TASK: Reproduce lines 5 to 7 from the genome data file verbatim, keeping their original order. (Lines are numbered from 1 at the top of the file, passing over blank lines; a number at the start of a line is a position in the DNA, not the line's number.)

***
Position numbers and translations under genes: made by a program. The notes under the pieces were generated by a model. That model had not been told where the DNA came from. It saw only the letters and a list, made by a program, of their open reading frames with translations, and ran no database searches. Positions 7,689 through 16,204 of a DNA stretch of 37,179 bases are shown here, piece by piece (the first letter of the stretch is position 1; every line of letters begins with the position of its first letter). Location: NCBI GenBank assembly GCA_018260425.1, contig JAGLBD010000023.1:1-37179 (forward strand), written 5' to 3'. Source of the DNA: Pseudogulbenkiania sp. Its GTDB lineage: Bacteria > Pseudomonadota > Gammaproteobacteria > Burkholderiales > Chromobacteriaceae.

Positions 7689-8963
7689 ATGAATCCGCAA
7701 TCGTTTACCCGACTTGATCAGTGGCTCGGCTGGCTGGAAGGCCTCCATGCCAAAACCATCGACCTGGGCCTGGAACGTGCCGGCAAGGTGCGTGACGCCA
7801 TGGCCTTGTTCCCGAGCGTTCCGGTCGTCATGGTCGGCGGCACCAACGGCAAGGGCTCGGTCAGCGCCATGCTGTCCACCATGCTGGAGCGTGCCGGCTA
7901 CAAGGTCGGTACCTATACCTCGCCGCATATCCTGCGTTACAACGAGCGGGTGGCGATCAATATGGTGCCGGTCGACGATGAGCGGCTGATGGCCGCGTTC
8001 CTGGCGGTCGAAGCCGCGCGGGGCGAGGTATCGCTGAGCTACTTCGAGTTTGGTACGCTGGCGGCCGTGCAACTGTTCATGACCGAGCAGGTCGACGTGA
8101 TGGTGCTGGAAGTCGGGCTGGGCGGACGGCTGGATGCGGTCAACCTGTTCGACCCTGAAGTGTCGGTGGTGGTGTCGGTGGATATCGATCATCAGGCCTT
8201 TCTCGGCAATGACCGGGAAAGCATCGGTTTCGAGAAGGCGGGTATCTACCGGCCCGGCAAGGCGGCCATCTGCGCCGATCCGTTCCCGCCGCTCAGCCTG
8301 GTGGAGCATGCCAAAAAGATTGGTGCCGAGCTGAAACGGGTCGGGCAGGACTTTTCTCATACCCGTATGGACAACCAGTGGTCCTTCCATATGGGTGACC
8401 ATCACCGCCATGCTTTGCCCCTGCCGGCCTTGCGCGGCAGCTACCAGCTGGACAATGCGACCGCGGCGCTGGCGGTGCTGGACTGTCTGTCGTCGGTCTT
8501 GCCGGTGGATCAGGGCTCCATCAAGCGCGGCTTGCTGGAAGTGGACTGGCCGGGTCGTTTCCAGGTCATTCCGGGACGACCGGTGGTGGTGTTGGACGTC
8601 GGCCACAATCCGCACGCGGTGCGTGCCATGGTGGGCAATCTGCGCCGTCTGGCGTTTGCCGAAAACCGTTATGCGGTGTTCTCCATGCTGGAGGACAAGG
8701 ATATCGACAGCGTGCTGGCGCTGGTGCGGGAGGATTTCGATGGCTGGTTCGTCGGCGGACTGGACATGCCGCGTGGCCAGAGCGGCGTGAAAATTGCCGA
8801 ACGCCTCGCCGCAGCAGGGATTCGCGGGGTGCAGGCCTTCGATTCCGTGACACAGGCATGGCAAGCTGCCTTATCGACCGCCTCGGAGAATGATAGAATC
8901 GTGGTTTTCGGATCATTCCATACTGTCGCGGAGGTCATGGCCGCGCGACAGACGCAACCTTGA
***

7801 TGGCCTTGTTCCCGAGCGTTCCGGTCGTCATGGTCGGCGGCACCAACGGCAAGGGCTCGGTCAGCGCCATGCTGTCCACCATGCTGGAGCGTGCCGGCTA
7901 CAAGGTCGGTACCTATACCTCGCCGCATATCCTGCGTTACAACGAGCGGGTGGCGATCAATATGGTGCCGGTCGACGATGAGCGGCTGATGGCCGCGTTC
8001 CTGGCGGTCGAAGCCGCGCGGGGCGAGGTATCGCTGAGCTACTTCGAGTTTGGTACGCTGGCGGCCGTGCAACTGTTCATGACCGAGCAGGTCGACGTGA